Set goals with deadlines to help stick to your new year’s resolutions
Track your progress and adjust lists when circumstances change
It is good to have the best intentions, but apparently more than 80% of us fail to keep our new year's resolutions, with many failing before the end of January.
Did you make some new year’s resolutions about how to manage your money better?
Did you resolve to spend less on credit, save more, budget better?
It is good to have the best intentions, but apparently more than 80% of us fail to keep our resolutions with many failing before the end of January.
In the US, the New York Post reported research by a social network of athletes which found that January 12 was the day most health and fitness resolutions were broken.
Personal finance sections of leading business publications like Forbes in the US and the Financial Times in the UK suggest that rather than setting new year’s resolutions you should try to define your financial life goals.
“Doing this can actually have an impact on achieving them, by helping you to maintain focus in the face of distractions, setbacks or challenges,” says Jason Butler, the Financial Times’s personal finance columnist.
In a column published for start of last year entitled “This year, don’t set any New Year’s resolutions”, contributor Ashira Prossack advised Forbes readers not to set resolutions and become a statistic, but rather to set actionable goals.
“Goals are specific, whereas resolutions tend to be broad and vague. Goals are much more actionable, which is what makes them more effective,” she wrote.
Prossack suggests you be clear about what you want to accomplish, why it is important and how you will make it happen.
She says if you have a broad resolution like you want to make more money, you should break it down into the steps you need to take – do you want to get a promotion or change jobs or start a side hustle.
If you want a promotion, perhaps you need a coach or a mentor to help you achieve that goal. If you want to change jobs, you must update your CV and plan how to network and search for opportunities, she says.
Generally in life, if you want something you have to work for it, and the same applies to your finances. The clearer you are on what you want, the more likely you are to work for it.Gontse Tsatsi of Old Mutual Investment Group
“Get as specific as possible and outline all of the smaller steps you’ll need to take to reach your full goal,” she says.
Butler says most people’s overarching financial milestone is to get to a place where money is not something they worry about, nor holds them back from living the life they want.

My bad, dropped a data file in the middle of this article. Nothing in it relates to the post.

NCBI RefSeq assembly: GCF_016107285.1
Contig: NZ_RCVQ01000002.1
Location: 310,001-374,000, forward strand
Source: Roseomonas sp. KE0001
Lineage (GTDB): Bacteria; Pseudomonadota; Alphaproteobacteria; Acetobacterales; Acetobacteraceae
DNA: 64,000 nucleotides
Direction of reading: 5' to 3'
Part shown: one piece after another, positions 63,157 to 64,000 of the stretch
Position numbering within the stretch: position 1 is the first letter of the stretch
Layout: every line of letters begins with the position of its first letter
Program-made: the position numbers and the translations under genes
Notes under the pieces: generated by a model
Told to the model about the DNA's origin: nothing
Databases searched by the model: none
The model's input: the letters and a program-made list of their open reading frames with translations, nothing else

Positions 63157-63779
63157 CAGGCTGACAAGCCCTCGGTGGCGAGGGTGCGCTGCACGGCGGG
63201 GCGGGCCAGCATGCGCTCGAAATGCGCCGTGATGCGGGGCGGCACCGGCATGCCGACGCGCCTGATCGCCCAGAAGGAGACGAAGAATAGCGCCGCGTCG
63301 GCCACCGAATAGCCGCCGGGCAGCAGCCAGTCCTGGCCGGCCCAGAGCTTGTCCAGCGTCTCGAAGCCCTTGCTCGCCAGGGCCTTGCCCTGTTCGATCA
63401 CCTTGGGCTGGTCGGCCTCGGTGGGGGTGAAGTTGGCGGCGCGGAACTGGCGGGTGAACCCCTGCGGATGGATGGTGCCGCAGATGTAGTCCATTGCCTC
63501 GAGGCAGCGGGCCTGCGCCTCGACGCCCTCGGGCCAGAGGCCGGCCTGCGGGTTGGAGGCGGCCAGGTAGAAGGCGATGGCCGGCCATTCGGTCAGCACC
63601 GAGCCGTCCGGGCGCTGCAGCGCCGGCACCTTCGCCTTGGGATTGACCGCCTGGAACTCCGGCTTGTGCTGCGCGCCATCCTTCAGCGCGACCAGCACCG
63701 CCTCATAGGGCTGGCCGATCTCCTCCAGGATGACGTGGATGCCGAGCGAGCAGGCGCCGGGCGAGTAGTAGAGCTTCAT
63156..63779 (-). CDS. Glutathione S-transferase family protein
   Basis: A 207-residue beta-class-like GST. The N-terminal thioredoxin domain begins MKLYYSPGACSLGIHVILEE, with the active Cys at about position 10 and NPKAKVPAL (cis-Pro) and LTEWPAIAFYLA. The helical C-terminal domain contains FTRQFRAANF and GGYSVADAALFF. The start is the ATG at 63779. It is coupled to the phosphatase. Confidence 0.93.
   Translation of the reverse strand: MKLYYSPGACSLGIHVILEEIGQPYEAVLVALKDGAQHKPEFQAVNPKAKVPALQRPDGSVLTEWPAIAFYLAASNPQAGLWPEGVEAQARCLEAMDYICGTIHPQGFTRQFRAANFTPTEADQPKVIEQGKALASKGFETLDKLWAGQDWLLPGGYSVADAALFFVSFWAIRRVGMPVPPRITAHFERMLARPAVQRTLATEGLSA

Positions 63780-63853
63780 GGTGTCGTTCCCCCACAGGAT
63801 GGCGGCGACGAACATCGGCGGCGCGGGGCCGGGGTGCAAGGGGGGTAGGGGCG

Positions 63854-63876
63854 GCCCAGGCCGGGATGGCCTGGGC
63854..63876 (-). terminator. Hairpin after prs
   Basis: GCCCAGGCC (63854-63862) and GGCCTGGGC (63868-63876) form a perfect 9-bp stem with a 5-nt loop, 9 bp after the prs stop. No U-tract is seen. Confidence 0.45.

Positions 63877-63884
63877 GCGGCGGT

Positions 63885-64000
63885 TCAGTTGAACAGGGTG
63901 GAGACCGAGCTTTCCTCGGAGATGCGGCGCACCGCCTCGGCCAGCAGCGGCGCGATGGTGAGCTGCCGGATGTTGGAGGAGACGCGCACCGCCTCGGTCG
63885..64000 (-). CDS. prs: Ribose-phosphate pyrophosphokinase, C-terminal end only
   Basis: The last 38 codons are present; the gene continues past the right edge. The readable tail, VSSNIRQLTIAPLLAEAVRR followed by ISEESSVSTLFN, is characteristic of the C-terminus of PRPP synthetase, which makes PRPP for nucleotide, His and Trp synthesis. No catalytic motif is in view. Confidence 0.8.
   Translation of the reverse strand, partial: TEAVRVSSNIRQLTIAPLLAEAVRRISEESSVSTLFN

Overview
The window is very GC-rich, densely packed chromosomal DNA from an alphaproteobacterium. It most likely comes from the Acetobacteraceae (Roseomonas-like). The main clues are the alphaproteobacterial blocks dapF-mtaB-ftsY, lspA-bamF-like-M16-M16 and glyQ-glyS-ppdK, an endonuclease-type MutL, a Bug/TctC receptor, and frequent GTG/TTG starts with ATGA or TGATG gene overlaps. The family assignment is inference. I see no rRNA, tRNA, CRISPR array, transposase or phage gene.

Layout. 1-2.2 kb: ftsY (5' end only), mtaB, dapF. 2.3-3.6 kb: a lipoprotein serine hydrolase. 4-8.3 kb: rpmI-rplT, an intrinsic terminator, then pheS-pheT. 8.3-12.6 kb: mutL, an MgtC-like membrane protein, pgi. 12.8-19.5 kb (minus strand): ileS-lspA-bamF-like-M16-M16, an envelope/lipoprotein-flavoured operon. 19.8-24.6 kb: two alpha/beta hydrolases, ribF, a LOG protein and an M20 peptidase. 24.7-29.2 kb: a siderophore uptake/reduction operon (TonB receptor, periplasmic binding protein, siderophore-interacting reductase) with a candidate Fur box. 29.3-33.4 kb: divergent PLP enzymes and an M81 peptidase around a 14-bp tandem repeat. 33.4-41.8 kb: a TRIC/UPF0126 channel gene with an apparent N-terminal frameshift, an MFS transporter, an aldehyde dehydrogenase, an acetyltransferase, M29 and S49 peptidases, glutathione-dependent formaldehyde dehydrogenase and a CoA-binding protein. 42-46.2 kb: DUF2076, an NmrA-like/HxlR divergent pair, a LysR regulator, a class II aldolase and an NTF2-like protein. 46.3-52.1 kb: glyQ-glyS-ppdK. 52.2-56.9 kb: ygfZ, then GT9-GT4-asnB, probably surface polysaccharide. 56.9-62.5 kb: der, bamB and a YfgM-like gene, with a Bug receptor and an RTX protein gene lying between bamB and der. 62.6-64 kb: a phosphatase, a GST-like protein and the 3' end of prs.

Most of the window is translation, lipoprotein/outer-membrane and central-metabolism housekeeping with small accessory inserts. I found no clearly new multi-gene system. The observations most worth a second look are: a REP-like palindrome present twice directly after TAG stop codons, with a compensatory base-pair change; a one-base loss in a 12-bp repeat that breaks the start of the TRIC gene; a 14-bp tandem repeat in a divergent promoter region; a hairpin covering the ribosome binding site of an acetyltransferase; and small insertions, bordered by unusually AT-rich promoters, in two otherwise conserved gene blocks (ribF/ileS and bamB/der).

In the early stages of that journey, you may need to eradicate expensive debt, get control of your day-to-day spending and build an adequate emergency fund to improve your overall sense of wellbeing, he says.
Another way to master your money is to develop effective habits and behaviour that serve you well on a day-to-day basis and compound over time to improve your financial position, Butler says.
Developing effective money habits, having a lifestyle you can afford and thinking carefully about your family priorities will help you identify and reach these goals or milestones — the key to having money serve you well over your whole lifetime, he says.
Back at home Gontse Tsatsi, the head of retail distribution at Old Mutual Investment Group, echoes Butler and Prossack’s advice, saying if you set clear goals and have a plan to achieve them you are more likely to succeed.
“Generally in life, if you want something you have to work for it, and the same applies to your finances. The clearer you are on what you want, the more likely you are to work for it. You need to have discipline to make your money work for you. After all, your goals should be compelling enough to spur you on when you have to balance short-term sacrifice for long-term investment.”
Tsatsi says if you have a goal like saving more, you need to set a behaviour you can repeat continuously – like setting aside an amount at the beginning of each month - until it becomes a habit. This is similar to what you do when you commit to regular exercise.
To avoid falling off the wagon, he suggests you identify goals that drive you.
“There’s a saying that goes ‘a goal is a dream with a deadline’. In other words, until you put a timeline to something, your list is nothing more than wishful thinking,” Tsatsi says.
He also suggests breaking down goals into smaller milestones and setting a deadline to make them attainable.
“Without a clear goal, most people will find themselves spending rather than saving. When you have clear deadlines and milestones, it is also easier to celebrate as you make progress on these,” he says.
Butler, however, suggests that setting goals with rigid deadlines like paying off your home loan by the age of 45, or retiring by the age of 60, isn’t the best idea.
He says you should set objectives and then measure the progress you have made to achieve those objectives over the past year, five years or a decade. “You can be a bit easier on yourself and this will help protect your confidence and reduce feelings of guilt or frustration,” he says.
Tsatsi says if you keep your goals top of mind – track your progress, adjust lists when circumstances change, and continually set new and inspiring milestones you have the best chance of success.